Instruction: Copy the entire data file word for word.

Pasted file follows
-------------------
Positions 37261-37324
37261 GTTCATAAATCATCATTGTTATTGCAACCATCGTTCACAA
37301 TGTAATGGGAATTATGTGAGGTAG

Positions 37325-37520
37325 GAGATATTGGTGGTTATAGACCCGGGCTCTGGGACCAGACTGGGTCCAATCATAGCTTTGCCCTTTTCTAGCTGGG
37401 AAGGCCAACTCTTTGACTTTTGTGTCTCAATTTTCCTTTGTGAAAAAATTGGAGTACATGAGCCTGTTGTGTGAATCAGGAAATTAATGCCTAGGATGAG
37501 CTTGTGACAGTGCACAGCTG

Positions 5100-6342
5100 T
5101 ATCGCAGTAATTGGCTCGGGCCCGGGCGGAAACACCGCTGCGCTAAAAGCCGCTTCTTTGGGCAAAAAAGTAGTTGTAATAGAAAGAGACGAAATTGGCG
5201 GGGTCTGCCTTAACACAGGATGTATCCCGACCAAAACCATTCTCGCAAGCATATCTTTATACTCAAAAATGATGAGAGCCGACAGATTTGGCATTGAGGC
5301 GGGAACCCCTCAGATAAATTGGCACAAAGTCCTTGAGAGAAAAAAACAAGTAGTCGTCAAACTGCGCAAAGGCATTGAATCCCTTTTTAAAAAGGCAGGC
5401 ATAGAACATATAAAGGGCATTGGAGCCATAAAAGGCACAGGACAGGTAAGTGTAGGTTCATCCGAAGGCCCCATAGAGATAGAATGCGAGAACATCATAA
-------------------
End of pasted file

Positions 37261-37324
37261 GTTCATAAATCATCATTGTTATTGCAACCATCGTTCACAA
37301 TGTAATGGGAATTATGTGAGGTAG

Positions 37325-37520
37325 GAGATATTGGTGGTTATAGACCCGGGCTCTGGGACCAGACTGGGTCCAATCATAGCTTTGCCCTTTTCTAGCTGGG
37401 AAGGCCAACTCTTTGACTTTTGTGTCTCAATTTTCCTTTGTGAAAAAATTGGAGTACATGAGCCTGTTGTGTGAATCAGGAAATTAATGCCTAGGATGAG
37501 CTTGTGACAGTGCACAGCTG

Positions 5100-6342
5100 T
5101 ATCGCAGTAATTGGCTCGGGCCCGGGCGGAAACACCGCTGCGCTAAAAGCCGCTTCTTTGGGCAAAAAAGTAGTTGTAATAGAAAGAGACGAAATTGGCG
5201 GGGTCTGCCTTAACACAGGATGTATCCCGACCAAAACCATTCTCGCAAGCATATCTTTATACTCAAAAATGATGAGAGCCGACAGATTTGGCATTGAGGC
5301 GGGAACCCCTCAGATAAATTGGCACAAAGTCCTTGAGAGAAAAAAACAAGTAGTCGTCAAACTGCGCAAAGGCATTGAATCCCTTTTTAAAAAGGCAGGC
5401 ATAGAACATATAAAGGGCATTGGAGCCATAAAAGGCACAGGACAGGTAAGTGTAGGTTCATCCGAAGGCCCCATAGAGATAGAATGCGAGAACATCATAA